Notwithstanding the relatively short history of written language, compared to those of spoken language and human inventions, the impact of written language is essentially incomparable to any other human invention in history (Logan, 2004; Man, 2000). Although it was not a deliberate invention, the advent of writing systems changed the way information was stored and used. Written words leave immortal echoes through written documents and convey messages using the medium of language. It allows us to travel from the past to the future or from the present to the past due to the benefit that written records not only go beyond memory, but also overcome the ephemeral nature of spoken words. Ong (1986) also stresses that the invention of writing as a means of recording sounds has fundamentally restructured human cognition. In a similar vein, Innis (1972) asserts that the art of writing provides us with a transpersonal memory, as we can have an artificially extended memory of objects and events by going beyond sight and recollection. It is writing that makes information transcend space and time, along with audio recordings. It is written documents that leave permanent imprints on our lives. It is reading that serves as a pathway to new knowledge. It is writing that distances the source of communication (the writer) from the recipient (the reader) beyond immediacy. Propelled by the invention of the metal printing press in the fifteenth century, writing became the main catalyst for spreading information and knowledge beyond horizontal space and longitudinal time. The current twenty-first century digitally mediated texts further accelerate the speed and spread of information at a phenomenal rate.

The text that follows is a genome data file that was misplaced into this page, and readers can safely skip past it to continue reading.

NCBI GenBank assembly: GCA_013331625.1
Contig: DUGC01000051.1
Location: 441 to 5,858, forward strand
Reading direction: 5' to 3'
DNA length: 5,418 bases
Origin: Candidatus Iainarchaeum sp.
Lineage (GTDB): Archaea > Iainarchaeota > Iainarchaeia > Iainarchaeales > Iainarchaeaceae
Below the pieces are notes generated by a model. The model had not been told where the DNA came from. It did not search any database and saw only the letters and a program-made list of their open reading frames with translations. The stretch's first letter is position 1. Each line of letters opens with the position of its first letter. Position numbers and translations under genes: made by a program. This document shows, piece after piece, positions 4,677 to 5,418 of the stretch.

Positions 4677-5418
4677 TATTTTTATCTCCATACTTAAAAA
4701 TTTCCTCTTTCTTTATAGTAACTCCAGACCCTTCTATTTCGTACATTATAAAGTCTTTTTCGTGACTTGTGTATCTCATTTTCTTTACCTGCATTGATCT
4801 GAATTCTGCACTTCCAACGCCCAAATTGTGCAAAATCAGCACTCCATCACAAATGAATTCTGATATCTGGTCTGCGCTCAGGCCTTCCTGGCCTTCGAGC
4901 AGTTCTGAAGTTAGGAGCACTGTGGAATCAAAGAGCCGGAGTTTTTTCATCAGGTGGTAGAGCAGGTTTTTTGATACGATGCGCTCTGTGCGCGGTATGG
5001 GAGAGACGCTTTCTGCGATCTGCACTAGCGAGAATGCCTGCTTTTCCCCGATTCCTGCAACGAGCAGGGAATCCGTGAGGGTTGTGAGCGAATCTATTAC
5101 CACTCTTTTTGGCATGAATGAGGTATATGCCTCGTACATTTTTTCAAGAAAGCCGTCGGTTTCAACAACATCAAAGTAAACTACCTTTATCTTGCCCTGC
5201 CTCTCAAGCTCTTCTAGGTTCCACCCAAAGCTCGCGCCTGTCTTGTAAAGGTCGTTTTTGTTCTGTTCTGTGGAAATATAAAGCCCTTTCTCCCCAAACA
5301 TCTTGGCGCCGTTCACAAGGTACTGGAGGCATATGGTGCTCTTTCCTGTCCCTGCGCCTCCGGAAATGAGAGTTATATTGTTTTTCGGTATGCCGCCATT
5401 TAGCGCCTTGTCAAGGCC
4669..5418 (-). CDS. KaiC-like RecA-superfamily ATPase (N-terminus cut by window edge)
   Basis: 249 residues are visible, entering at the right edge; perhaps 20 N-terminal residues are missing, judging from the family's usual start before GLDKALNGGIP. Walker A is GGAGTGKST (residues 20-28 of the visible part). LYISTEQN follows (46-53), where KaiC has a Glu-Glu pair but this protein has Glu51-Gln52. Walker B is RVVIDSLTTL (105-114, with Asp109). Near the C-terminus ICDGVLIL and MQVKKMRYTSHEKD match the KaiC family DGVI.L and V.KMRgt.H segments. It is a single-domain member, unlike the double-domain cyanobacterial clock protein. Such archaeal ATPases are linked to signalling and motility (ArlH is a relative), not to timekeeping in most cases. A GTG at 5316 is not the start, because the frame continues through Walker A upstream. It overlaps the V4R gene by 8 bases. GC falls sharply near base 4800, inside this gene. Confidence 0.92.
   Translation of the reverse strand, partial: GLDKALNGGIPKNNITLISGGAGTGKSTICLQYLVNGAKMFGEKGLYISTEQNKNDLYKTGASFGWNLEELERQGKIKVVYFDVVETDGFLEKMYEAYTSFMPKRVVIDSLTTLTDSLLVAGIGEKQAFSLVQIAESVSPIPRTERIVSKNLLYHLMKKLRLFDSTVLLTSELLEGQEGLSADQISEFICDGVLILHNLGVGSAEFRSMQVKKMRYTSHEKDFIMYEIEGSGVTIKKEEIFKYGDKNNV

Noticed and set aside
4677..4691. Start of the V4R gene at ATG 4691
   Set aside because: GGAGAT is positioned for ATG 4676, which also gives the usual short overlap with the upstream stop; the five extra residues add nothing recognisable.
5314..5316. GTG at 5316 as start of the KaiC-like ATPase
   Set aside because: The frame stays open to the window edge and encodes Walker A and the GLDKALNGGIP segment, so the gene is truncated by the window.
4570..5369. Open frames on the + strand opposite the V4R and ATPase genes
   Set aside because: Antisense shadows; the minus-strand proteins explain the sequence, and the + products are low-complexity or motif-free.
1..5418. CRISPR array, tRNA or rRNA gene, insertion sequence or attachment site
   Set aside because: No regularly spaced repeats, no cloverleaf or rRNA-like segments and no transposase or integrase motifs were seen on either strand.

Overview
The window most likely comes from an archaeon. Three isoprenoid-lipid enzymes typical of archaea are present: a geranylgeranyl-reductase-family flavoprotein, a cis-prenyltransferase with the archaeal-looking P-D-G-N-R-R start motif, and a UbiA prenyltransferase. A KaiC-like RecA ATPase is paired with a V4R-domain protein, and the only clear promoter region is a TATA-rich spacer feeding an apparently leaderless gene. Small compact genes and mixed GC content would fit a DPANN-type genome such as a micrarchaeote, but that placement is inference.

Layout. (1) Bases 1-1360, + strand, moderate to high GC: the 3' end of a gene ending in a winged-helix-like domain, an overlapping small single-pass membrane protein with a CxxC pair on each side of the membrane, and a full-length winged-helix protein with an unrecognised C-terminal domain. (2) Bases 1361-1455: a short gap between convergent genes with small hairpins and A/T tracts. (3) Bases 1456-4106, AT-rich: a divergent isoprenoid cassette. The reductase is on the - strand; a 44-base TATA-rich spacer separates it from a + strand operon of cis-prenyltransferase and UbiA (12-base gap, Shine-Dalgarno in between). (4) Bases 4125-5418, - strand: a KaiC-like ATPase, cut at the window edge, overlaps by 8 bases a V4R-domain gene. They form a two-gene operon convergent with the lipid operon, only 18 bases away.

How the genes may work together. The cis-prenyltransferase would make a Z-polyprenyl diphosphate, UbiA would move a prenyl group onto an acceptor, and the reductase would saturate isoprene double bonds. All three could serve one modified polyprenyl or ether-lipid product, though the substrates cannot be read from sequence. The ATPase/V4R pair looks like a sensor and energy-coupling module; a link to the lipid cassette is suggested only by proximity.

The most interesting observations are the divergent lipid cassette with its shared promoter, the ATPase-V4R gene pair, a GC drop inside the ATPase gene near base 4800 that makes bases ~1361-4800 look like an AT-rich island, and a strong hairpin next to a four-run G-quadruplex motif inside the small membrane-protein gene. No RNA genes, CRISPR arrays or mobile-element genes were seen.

Of currently available scripts in the world, a dramatic difference in writing systems is found between the Chinese writing system and the alphabet. These two scripts are different in at least three interrelated ways. First, the level of arbitrariness is different between Chinese and the alphabet. Chinese logographyFootnote 4 has evolved from pictographs, in which a character by and large represents a morpheme (although there is a small number of multi-character morphemes). Since Chinese is a logography primarily representing the meaning of an object or idea (logo = word; graph = written symbol; Taylor & Taylor, 2014), Chinese characters are less abstract and less arbitrary than English. In contrast, letters of the alphabet are largely arbitrary symbols to the extent that each letter does not represent the meaning of an object or concept, except for limited cases, such as plural and third-person{s}. Meaning is constructed from the linguistic assignment of combined multiple letters into a word in alphabetic orthographies. Second, the representation of the minimal unit is different in the two scripts. Each Chinese character represents a syllable that constitutes a morpheme, and it cannot be segmented into phonemes or graphemes, although it can be divided into strokes and radicals; therefore, it is called a morphosyllabic script (Leong, 1997). Although compound or composite characters are composed of phonetic and semantic components (i.e., radicals), a Chinese syllable does not allow for segmentation at the phonemic level or subsyllabic level, as in English or Korean. Third, relatedly, the flexibility in generating syllables or words is different in the two scripts. Since a character is an independent unit that represents a morpheme as a syllable, the Chinese writing system does not provide the plausibility of combining characters to create another unit at the syllabic level, except for compound characters and compound words (which are still at the same syllabic level), and has more restricted options in the combinatorial rules of word formation than English. In contrast, an alphabet permits flexibility to generate new syllables under its phonotactic and graphotactic rules. Using about 20 to 30 letters, in principle, alphabetic scripts can create tens of thousands of syllables, whereas Chinese has only 400 or so syllables without considering tone differences (Taylor & Taylor, 2014).